How Temperature Affects Wine

We take expertise in wine cellar temperatures to a whole new degree.

shutterstock_138642290Maintaining the ideal temperature in your wine cellar is critical to the preservation of your collection. Temperature change is hard on a bottle of wine. If the temperature consistently fluctuates up or down several degrees, your wines will be compromised and may age prematurely. The reason for this deterioration in quality is due to contraction and expansion. As the temperature in a bottle rises, the wine inside expands more so than the glass, causing pressure in the bottle. This pressure will cause a small amount of the wine’s aroma to slowly escape through the cork. The reverse happens when the bottle is cooled back down, thus causing air to be sucked back in through the cork. The result is a wine’s good aroma is being exchanged with bad, damaging air. When this happens on a continual bases, there is usually a detectable change for the worse. Ideal temperature for wine storage is 55°F to 57°F (12°C to 14°C) with an average 60% relative humidity.

There are several important factors related to temperature to consider when choosing a cooling system.

dried out wine bottle cork

Low humidity will cause corks to dry out resulting in loss of liquid and possible degradation of the wine.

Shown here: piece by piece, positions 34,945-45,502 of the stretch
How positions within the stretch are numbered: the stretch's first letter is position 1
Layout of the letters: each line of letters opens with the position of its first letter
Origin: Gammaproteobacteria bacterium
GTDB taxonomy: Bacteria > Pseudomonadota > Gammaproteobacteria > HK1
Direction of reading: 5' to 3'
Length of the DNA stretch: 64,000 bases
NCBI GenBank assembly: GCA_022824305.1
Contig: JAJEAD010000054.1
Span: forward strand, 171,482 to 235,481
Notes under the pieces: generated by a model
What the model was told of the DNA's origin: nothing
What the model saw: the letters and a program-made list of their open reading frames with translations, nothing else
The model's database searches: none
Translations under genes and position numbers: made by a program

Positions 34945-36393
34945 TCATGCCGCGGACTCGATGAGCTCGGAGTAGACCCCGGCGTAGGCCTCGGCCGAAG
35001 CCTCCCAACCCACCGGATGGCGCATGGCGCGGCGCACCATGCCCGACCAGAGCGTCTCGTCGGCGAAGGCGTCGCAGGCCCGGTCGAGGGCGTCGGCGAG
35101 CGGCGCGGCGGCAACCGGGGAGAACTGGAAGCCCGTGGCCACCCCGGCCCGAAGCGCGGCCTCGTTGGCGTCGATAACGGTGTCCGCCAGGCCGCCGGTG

• Quality should be a primary consideration when purchasing a wine cooling system.
“A cheap initial price will soon be forgotten if the wine cellar cooling system fails and stresses your wine.”
Michael Wetzel, President and CEO
Wine Guardian
  • Be sure the unit you are buying is rated for wine cellar use, not household use. Household air conditioners cool the air by, in part, removing water from the air stream. Wine cellar cooling systems also remove water from the air, but by design they remove much less, keeping in mind that the ideal humidity level should be around 60% relative humidity.
  • A wall-mounted thermostat with a range of plus or minus one degree is ideal.
  • Cellars subject to ambient temperatures below 55°F (13°C) should be protected by a heating coil. The best system is one where the heating is integrated into the cooling unit and works on the same thermostat.